This is an article I found to be interesting and relevant to our discussion of problems with confining mentally ill individuals.
Unfortunately I did not have the opportunity to hear Darrell Cannon speak in class. However, the topic of coerced confessions has been of great interest to me since taking a course that covered issues related to Psychology and Law. Through my internship this semester I am working with a White Paper written about this topic. The paper is currently a draft, but it does an excellent job of covering the topic and offers recommendations to reform the process of interrogation. If you go to the first link, you can find the paper. I hope you guys enjoy this and it teaches you more about this topic. For those of you who haven’t been exposed to the Reid technique of police interrogation, I would love to hear how this strikes you after reading the section regarding it. This technique drives me crazy!!
The second link I have included will direct you to a webpage that connects you with the story of the first person ever to be exonerated by DNA evidence in 1989 here in Illinois. I found this story to be rather insane as the woman who accused Gary Dotson completely made up a story of rape incase she became pregnant after having consensual sex with her boyfriend at the time. She thought it would be better to make up this story and apparently put a man behind bars than face her parents with the news of being pregnant. Wow!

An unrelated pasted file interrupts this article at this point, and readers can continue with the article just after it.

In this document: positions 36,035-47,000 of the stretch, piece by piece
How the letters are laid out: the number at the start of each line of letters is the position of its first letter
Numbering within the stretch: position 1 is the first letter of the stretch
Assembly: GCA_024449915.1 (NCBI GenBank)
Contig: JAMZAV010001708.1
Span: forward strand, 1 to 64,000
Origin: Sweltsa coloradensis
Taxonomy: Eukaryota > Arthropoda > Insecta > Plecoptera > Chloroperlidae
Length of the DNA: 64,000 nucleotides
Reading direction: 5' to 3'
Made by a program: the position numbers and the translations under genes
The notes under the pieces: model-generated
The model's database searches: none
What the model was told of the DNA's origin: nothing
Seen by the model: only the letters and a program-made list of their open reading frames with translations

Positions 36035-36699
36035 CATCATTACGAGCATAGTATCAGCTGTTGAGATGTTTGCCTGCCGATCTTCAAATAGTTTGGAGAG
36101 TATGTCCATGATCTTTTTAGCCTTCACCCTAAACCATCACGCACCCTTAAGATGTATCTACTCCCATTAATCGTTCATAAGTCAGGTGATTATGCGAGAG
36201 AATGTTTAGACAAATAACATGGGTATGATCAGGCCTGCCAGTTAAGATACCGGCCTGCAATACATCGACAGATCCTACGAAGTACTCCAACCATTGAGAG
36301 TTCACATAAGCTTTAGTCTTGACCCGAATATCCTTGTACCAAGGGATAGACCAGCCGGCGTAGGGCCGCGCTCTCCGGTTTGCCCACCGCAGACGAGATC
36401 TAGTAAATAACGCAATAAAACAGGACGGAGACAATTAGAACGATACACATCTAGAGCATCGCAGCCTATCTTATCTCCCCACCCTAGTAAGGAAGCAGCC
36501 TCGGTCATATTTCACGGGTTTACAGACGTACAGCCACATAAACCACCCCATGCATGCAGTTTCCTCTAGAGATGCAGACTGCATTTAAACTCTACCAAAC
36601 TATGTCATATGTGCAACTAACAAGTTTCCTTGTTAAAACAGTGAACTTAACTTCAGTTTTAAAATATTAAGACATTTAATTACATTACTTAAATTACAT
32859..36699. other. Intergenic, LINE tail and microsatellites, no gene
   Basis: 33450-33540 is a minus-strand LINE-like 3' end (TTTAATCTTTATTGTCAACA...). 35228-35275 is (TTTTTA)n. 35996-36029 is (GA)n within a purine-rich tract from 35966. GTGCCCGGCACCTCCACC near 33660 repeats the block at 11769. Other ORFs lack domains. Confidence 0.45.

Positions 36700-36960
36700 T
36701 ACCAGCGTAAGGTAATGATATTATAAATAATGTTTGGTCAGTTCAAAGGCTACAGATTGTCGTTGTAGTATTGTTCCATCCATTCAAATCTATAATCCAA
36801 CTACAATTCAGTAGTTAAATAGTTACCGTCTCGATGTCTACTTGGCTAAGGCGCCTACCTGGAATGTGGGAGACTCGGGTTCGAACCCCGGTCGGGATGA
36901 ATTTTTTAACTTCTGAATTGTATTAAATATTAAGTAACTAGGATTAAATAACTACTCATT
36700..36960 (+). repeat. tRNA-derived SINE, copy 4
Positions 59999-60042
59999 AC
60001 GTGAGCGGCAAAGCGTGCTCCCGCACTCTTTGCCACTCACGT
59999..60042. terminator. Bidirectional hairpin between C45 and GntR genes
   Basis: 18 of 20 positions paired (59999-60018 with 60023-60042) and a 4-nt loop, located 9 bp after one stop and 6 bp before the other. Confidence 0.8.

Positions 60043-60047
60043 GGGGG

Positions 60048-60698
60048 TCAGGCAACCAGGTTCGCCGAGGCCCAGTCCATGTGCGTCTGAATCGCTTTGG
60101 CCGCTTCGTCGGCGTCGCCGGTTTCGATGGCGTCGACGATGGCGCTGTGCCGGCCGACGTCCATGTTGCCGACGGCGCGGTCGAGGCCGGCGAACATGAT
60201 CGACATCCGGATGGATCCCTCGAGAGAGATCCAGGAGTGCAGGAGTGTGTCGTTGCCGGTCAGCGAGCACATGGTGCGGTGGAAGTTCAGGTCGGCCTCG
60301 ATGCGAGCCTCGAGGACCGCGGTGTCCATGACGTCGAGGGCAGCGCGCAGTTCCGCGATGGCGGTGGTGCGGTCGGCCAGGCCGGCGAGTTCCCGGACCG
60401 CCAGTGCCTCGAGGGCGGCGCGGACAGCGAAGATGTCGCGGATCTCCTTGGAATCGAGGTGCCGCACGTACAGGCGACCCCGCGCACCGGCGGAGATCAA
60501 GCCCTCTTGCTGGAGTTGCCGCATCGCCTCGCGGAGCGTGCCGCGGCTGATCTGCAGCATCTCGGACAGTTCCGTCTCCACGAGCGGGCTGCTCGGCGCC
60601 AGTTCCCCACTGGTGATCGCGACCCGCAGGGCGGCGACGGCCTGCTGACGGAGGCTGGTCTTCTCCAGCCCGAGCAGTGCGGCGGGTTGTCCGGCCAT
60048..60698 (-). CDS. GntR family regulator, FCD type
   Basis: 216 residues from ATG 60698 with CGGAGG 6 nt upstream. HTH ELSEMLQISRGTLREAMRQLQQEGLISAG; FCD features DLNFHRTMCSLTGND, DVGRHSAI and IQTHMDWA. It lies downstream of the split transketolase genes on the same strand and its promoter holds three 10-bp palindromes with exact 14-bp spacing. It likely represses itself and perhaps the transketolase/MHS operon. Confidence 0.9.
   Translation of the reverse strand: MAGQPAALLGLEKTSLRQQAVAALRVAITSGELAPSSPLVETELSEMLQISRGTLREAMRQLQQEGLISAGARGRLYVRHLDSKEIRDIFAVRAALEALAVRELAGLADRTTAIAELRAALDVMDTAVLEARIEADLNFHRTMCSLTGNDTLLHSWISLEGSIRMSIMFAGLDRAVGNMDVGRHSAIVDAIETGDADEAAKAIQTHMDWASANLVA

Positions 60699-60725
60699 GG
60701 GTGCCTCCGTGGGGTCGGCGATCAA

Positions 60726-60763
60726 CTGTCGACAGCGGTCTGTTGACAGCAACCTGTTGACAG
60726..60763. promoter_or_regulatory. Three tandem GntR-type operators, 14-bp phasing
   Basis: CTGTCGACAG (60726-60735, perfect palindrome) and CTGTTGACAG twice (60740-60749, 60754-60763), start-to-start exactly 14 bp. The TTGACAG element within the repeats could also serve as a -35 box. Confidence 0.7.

Filed under: Coerced Confession, Mental Health, News, Student Observations, The Hardest Questions | Tagged: coerced confessions, DNA exoneration, Gary Dotson, Psychology and Law, Reid technique | Leave a comment »
An article about women’s reproductive rights in prison:
I came across this article online today. It describes a program that was originally started in the UK but is now being used in Australian prisons. While being recorded on a CD, inmates read children’s books aloud. The books and recordings are then sent to their children. This program promotes a parent-child relationship between the child and incarcerated parent while improving literacy for all involved.
Quoted from the transcript of a news story:
FELICITY OGILVIE: The CD’s are sent to the children with a copy of the book. When one inmate’s four-year-old stepson got his first CD he started crying.
INMATE 3: His mum put it on for him and noticed my voice and started listenin’ to it and she said he had tears comin’ out of his eyes and tried to say he was tired, he wasn’t crying at all, yeah but every time like he plays up or be’s naughty, she puts the CD on and yeah, he’s fine.
Is there anyone in the IDOC who is considering how the treatment of prisoners is affecting their children on the outside?